"If you do not challenge yourself, you will not realise what you can become"
Reflections from the #NPCIgnites annual conference 2019.
The great and the good from the not-for-profit sector convened on the 08 October 2019 for the NPC Ignites Annual Conference. It had been a number of years since I last attended a conference, so I must admit I was genuinely very excited to attend and learn about the ‘challenges’ facing the sector presently.
The day kicked off with a keynote address from Michael Adamson (CE, British Red Cross) who kindly shared his thoughts and opinions on a number of key areas where the not-for-profit sector could improve, some of which I summarise as follows:
Scale - Charities have very ambitious mission and vision statements, with strong and vibrant communities and programmes. However, they do not have unlimited resources in comparison to the issues they are trying to address on a global basis, the demand far outweighs the supply.
Collaboration - There are some incredible and extraordinary collaborations within the charitable sector, but sadly too few exist. It begs the question whether charities are only good at collaborating in response to a campaign or request from Trustees. To meet the demands of today, charities need to take greater risks and develop more durable and sustained partnerships.
Trust - Charities need to work alongside each other more positively, and be more trusting of each other, so that resources can be directed and focussed in the most effective manner. Trust issues between large and small organisations must be put aside; someone has to break the ice and make that bold first step! Boards and CEO’s must seriously take this into consideration and put their own interests to one side so that organisations can convene and become the change they want to see.
Personally, I couldn’t agree more with the points raised during the keynote address and upon reflection there was nothing earth-shatteringly difficult in terms of taking significant strides to address what would appear to be achievable improvements. Though, I hear myself ask, what is stopping them from making progress?
I would have assumed that many charities and foundations strategic objectives would have afforded a greater degree of flexibility to respond in an agile and effective manner to many of these issues, and that they would be all too keen to learn from each other and look beyond the charitable sector for good examples of how to address issues such as diversity, inclusion and equity. I can’t help but feel that too many charities have become large corporations that are being inhibited by multiple layers of bureaucracy and a strong pinch of resistance to change that takes up too much valuable resources they can ill afford. They have in effect become barriers to their own success.
Perhaps the charitable sector is lacking sufficient numbers of progressive leaders who want to drive forward change and challenge standard convention and move the charitable sector into a new direction. There is no denying that diversity and inclusiveness is an issue within the charitable sector when you consider that 85% of Trustee Boards are made up of white males between the ages of 55-65. People of colour are absent and marginalised, with very few holding prominent roles with the sector.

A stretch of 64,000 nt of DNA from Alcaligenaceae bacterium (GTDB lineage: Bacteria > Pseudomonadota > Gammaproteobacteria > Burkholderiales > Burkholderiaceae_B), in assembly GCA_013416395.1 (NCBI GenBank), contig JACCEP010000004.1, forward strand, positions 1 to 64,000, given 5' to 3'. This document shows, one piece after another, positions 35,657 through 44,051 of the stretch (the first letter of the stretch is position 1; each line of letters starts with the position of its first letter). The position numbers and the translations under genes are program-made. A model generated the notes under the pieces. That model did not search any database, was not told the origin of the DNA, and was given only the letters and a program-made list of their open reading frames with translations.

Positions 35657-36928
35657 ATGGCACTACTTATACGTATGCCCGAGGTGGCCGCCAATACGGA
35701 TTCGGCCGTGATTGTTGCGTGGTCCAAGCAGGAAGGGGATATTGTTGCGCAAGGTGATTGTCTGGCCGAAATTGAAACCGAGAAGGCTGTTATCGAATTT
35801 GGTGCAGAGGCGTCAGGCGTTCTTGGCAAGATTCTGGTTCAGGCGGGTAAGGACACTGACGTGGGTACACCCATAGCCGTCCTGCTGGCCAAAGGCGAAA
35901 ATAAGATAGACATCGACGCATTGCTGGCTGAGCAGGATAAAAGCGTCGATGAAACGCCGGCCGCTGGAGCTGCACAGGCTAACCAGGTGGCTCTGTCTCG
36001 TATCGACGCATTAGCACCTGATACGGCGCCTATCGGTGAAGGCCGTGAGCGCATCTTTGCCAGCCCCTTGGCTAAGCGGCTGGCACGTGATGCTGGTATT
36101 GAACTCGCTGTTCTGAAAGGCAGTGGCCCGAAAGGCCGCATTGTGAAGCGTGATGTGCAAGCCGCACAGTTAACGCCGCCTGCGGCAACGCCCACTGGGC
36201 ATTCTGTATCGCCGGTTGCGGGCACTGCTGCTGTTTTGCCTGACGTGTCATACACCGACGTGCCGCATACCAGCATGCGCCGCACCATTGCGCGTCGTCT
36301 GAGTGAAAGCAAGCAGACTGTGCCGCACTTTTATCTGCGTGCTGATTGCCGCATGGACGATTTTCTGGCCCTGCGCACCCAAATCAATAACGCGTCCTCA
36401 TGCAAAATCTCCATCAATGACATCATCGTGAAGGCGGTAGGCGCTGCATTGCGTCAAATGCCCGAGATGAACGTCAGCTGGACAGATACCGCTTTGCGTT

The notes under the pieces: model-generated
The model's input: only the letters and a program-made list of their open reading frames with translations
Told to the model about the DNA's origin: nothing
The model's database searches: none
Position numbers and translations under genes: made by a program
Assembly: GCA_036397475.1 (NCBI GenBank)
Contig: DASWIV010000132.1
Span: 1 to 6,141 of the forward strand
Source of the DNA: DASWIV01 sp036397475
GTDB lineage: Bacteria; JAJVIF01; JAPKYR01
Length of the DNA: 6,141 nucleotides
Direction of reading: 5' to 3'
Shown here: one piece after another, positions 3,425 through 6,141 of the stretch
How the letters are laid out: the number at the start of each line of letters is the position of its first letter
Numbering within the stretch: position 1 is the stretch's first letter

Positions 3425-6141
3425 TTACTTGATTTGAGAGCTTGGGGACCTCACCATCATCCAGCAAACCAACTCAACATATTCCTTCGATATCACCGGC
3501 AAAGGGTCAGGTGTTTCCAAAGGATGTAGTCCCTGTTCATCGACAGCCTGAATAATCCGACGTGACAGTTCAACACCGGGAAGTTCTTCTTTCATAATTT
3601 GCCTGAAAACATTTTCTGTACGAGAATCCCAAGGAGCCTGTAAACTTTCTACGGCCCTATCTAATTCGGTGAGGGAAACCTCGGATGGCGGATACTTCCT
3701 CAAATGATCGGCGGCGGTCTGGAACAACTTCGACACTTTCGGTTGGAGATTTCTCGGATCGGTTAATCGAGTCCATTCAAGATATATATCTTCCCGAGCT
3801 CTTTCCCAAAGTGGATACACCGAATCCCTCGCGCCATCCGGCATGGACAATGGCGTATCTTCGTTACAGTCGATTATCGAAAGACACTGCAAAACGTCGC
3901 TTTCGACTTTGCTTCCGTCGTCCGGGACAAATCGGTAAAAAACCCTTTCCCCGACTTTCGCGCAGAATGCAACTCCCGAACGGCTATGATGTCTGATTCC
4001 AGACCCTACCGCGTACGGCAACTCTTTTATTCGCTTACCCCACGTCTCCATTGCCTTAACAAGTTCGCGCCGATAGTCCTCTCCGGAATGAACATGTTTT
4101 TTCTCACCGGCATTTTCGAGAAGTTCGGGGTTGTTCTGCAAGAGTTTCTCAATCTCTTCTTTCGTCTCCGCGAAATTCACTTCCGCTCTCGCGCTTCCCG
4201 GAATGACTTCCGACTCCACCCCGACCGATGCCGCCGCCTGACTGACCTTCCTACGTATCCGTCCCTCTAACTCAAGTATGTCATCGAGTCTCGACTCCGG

Conversations around power and privilege need to take place, so that deep rooted historic structures of power are challenged in a measured and constructive manner to address the baggage of the past in order to move forward. Trustee Boards need to be more reflective of the communities that they serve, and put people and organisations ahead of their own personal interests. Diversity of thought is needed to create a more progressive environment for charities to operate in, which can be achieved through the provision of power and trust to individuals from diverse backgrounds. Charitable Boards and Trustees should be held to account, and their success measured by their willingness to change.
The not-for-profit sector continues to operate under difficult circumstances, with austerity being pro-longed into a second decade, safeguarding issues coming to light in recent years, and scaremongering by the national press leading to a loss of public trust. Let’s be straight, who would want to be a CEO or lead a fundraising campaign in the current landscape?
I have a great deal of respect and admiration for not-for-profit workers, and it saddens me to say; but they do not get enough recognition for the good work they deliver and the impact they have on improving civil society each and every day.
However, there is cause for optimism that a tide of change is on the horizon. This is due to the fact that a significant number of challenges have been identified and there is recognition and desire from very passionate individuals and leaders to pro-actively do something about them. Tweaking a quote from Fozia Irfan (CEO, Bedfordshire and Luton Community Foundation) – if the charitable sector continues to challenge itself, it will realise what it can become.